Practical support pack
Last updated: 02/09/2022
The Promise is Scottish Governments commitment to families that they will overhaul the care system by 2030 with the focus on keeping families together, where possible.
As part our work to help #keepthepromise in Scotland, One Parent Families Scotland is developing a practical support pack which will be available for families to provide support when children have gone into care and then when are returned from care back to their parent/families.
Our research has shown that support for families with children in or on the edges of the care system does not focus sufficiently on the links between care and poverty nor does it take a holistic approach. It also highlights that often, when a child is taken into care, parents may not feel supported by the care system “support for me really melted away when she was taken”.
While there are lots of examples of good practice, this is often down to actions of individual social workers and teams and is not consistent with the experiences of families we have interviewed. We want to change things, so that wherever you live, whatever your background, you will get the right support at the right time so that families can be the primary source of love, care, and support. As part of our research so far, we asked families what would have helped them more at the time. We also asked them what could be done better in the future to support families before, during and after involvement with the care system.
We asked parents:
“What would have helped you more?”
“What do you know now that you wish you knew then?” and
“What would have helped you more in relation to finances and financial health?”
The responses have been grouped together under the following key themes:
“Being told how [A] being removed would impact on my finances would have helped – my money just stopped!”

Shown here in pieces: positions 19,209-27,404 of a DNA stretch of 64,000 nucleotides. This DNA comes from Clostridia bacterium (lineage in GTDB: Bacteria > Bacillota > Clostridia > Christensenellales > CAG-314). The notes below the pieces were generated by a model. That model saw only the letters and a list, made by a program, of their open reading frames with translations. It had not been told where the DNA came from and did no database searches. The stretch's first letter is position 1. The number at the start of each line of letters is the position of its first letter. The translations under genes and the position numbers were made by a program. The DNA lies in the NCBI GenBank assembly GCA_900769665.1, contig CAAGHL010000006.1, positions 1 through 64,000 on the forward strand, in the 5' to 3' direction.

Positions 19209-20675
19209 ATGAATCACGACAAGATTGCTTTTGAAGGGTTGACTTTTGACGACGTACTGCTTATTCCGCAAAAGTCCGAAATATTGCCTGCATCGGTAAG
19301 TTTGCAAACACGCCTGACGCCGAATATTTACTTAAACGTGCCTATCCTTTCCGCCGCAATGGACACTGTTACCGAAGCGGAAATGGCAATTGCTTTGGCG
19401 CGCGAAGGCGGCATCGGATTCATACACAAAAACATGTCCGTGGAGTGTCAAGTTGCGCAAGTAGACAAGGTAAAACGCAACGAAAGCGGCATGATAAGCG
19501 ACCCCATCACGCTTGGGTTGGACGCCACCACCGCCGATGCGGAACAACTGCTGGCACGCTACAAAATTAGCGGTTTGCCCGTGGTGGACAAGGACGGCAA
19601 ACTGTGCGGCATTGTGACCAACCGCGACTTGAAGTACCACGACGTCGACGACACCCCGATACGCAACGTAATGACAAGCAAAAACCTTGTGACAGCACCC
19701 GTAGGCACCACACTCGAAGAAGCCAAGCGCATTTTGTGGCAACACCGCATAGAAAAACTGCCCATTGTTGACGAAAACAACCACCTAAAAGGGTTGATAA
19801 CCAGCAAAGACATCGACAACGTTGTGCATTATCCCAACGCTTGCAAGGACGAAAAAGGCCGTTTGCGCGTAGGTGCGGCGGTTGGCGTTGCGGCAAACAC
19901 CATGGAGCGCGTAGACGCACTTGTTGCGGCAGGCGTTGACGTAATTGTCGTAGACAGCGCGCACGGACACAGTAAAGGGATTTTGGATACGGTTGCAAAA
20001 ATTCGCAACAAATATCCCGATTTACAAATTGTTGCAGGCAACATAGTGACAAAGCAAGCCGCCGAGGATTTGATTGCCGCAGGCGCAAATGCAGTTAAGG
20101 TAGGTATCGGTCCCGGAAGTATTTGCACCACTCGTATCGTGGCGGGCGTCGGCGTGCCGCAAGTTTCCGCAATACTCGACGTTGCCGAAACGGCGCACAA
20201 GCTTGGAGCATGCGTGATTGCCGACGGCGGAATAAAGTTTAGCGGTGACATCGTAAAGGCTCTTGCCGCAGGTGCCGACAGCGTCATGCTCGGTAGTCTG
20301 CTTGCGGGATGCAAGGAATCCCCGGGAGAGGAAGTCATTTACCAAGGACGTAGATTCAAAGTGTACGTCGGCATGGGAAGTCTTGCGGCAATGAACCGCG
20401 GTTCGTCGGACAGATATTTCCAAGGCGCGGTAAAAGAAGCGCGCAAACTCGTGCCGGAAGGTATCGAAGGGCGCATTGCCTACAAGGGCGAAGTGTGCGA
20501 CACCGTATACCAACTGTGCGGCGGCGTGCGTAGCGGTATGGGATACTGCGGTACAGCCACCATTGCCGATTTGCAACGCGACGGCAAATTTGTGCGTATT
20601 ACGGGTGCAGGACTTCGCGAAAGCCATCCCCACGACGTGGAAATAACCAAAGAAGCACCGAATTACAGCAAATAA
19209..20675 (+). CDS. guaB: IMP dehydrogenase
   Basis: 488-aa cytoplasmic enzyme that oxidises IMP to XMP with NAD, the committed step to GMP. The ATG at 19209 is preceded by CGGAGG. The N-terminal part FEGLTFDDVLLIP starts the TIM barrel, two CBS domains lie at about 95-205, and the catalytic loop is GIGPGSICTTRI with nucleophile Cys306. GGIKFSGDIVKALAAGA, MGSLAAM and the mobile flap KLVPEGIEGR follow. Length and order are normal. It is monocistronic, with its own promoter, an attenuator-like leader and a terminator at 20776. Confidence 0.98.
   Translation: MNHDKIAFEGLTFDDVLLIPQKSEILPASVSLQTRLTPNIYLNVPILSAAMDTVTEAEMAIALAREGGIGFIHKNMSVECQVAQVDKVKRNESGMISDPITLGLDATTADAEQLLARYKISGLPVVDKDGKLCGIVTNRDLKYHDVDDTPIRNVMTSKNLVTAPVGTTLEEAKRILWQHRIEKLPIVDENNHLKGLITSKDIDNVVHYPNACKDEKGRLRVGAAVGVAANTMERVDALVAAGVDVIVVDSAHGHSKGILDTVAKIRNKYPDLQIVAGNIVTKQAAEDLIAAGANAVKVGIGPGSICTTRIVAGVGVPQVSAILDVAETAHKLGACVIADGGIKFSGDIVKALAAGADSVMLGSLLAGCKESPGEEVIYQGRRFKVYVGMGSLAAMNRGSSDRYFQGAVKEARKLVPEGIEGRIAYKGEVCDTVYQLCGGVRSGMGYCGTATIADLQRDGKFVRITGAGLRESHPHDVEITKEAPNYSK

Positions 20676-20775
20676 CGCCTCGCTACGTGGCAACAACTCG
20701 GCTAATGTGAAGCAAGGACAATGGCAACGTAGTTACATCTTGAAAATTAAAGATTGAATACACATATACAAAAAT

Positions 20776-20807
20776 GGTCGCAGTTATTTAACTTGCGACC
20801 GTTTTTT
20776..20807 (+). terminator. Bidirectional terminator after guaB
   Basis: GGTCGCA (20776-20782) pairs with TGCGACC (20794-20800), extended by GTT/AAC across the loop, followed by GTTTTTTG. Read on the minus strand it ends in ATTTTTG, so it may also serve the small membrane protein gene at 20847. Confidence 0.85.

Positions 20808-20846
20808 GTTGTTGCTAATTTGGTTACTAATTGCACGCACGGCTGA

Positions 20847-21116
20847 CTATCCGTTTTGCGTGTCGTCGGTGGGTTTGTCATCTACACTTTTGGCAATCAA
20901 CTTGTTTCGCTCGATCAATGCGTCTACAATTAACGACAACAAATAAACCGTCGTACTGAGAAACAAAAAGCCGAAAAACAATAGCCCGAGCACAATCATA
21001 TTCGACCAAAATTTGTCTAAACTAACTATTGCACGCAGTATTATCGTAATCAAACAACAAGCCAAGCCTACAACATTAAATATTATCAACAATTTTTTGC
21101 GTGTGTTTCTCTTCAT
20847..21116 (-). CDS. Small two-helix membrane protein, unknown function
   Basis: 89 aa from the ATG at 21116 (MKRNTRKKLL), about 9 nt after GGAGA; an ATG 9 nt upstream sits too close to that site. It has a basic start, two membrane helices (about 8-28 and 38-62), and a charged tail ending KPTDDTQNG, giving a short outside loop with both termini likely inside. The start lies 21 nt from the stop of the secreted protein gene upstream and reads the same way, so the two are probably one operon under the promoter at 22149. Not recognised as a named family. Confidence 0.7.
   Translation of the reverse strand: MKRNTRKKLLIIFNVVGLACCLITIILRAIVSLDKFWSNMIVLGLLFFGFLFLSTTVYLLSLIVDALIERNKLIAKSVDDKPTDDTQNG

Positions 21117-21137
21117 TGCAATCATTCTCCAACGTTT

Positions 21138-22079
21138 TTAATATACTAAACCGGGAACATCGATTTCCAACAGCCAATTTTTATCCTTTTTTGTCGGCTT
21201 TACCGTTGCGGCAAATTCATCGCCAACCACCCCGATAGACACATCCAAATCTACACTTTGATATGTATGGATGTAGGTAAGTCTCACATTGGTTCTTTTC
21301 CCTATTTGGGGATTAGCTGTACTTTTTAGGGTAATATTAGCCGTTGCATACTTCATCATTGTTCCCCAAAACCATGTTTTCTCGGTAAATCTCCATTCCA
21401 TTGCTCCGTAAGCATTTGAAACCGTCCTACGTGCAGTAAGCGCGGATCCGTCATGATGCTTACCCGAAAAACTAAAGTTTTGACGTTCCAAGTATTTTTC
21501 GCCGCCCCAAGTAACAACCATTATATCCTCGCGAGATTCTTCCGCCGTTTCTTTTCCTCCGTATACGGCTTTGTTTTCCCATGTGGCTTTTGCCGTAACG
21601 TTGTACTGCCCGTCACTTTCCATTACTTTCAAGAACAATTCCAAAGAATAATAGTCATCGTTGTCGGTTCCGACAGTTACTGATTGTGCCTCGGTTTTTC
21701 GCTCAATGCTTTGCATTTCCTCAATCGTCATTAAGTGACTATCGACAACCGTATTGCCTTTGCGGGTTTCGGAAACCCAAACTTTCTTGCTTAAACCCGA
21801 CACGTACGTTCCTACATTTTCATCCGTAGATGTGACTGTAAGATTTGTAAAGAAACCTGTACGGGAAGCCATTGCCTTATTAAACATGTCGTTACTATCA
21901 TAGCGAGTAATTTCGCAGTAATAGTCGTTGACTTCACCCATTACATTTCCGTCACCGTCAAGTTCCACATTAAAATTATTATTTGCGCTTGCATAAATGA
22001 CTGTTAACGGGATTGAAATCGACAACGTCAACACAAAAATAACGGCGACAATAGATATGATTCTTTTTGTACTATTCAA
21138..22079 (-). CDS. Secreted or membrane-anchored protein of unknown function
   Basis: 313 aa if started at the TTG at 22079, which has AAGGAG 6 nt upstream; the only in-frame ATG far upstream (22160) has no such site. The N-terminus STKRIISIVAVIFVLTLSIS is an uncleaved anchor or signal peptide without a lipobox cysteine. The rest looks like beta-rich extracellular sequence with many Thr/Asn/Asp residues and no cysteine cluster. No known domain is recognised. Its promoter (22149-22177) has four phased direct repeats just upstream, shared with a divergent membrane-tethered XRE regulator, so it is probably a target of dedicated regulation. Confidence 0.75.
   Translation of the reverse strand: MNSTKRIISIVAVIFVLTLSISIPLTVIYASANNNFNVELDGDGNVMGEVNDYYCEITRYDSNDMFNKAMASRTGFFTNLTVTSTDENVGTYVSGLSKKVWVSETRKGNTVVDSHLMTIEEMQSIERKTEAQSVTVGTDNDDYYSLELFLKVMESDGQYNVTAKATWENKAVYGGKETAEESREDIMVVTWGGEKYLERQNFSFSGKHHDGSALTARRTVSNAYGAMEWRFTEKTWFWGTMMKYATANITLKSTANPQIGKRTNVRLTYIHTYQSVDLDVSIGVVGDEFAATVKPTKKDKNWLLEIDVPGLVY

“Sign posting to agencies who can support a variety of issues. (a leaflet or something with agencies contact details).”
“I would like more support to be known to parents and families who are having issues. If parents know who to go to for help it can reduce their anxiety and help them to cope with what’s going on.”
“I wish I knew then [about support that was there] and had been able to access them.”
“Simple things like a bus pass to get to contact, (not having to pay ticket and get it refunded).”
“Maybe a small allowance to buy snacks for contact or to remove that pressure completely.”
“Support for key events – birthday, Christmas, easter etc. this does not need to be a lot but could help with reducing the impact on mental health.”
Changes to the way benefits are removed and re-instated
“This is difficult as I know my baby was not with me but equally, I still had the same responsibilities. Maybe keep benefits for a bit longer with a slight reduction?”
“If his money was to stop, I couldn’t afford to stay in this house and support my other 2 children. If this was looked at I would be less stressed as this is a worry for me.”
“Making sure benefits are in place for the return of children or support until this is arranged.”
“Maybe advocacy could have explained what was happening and what I needed to do/change to enable the children to be returned.”
Help with budgeting and money management skills
“How to manage a house pay bills and things like that. I was so young and didn’t have a clue.”
“Would also help to show I could budget and consider the needs of my children.”
Practical parenting skills
“Maybe if someone spent time showing me how to care for my baby …rather than just watching and writing everything down.”
“Given the right guidance and support to keep myself and my boys safe from harm.”
We have identified three ways in which to take forward the idea’s parents have shared with us:
- A practical support pack for families at the point that children are taken into care and when children return from care.
- supplementary guidance for services working with families with children in or on the edges of the care system on how to anticipate and respond to the cumulative impact on families when children either enter or return from care.
- a policy brief, which will set out recommendations for policy makers to change things for the better.
The table below maps the ideas and suggestions from our interviews with parents to these three project deliverables.
|Ideas and suggestions from parents||Practical Support Pack||Supplementary Guidance||Policy brief|
|Changes to the way benefits are removed and re-instated||*|
|Help with budgeting and money management skills||*|
|Practical parenting skills||*|
We are now working with a wider group of parents, including you, to develop the practical support pack. We would like you to help us by sharing your views on what should be included and how best to make sure the pack gets to and is understood by all the families who could benefit.